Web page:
"It is collectivism that is the unrealistic expression of utopian belief systems. In its worst form -- the state -- collectivism is the institutionalized exertion of violence to compel living beings to behave contrary to their natural self-interest inclinations. So strong are the motivations for individual preferences that the state must resort to attacks upon the very nature of life to satisfy the ambitions of those who see others as nothing more than resources to be exploited for such ends." ~ Butler Shaffer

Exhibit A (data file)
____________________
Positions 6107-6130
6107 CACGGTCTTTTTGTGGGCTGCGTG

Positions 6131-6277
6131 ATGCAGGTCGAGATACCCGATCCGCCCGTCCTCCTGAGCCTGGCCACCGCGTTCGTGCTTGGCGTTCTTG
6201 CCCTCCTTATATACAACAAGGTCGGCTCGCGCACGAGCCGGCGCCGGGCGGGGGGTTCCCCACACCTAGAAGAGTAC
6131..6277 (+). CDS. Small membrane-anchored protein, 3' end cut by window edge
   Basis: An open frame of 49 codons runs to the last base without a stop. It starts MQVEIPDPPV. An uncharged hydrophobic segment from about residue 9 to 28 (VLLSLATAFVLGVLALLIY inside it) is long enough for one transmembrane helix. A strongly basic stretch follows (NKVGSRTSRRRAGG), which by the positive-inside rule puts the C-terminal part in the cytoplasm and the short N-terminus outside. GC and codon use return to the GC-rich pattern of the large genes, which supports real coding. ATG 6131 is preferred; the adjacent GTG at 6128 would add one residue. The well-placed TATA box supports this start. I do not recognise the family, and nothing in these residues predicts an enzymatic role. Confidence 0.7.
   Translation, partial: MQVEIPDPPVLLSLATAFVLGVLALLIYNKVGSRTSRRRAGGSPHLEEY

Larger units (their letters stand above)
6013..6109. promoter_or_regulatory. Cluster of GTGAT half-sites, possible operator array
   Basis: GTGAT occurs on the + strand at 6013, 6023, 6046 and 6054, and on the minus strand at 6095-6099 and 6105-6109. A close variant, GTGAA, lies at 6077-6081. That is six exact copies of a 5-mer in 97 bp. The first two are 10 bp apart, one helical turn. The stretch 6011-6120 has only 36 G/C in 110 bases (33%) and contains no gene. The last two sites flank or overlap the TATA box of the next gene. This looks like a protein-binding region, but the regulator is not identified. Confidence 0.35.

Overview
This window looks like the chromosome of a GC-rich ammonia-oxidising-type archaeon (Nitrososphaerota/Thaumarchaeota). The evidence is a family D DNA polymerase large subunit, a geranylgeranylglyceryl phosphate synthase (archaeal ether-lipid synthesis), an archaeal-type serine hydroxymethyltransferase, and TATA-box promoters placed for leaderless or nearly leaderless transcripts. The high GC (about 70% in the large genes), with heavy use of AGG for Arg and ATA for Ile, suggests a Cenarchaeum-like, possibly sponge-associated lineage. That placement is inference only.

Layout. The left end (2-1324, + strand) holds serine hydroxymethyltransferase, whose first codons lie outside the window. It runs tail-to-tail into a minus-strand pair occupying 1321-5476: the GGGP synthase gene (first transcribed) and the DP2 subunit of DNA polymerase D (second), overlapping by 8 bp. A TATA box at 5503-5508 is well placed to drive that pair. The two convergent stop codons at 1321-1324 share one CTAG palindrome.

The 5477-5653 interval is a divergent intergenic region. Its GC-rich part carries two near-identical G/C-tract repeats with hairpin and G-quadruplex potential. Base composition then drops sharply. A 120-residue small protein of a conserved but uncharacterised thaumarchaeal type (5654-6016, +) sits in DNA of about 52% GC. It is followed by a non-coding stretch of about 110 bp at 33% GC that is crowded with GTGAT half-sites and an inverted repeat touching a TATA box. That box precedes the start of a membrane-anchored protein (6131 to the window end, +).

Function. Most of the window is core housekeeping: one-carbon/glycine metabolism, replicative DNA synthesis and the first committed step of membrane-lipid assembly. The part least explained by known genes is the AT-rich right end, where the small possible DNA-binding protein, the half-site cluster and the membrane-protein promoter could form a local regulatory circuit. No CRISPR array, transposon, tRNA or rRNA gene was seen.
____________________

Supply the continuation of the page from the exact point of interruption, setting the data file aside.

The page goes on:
D.C. & Vegas: A Tale of Two Sin Cities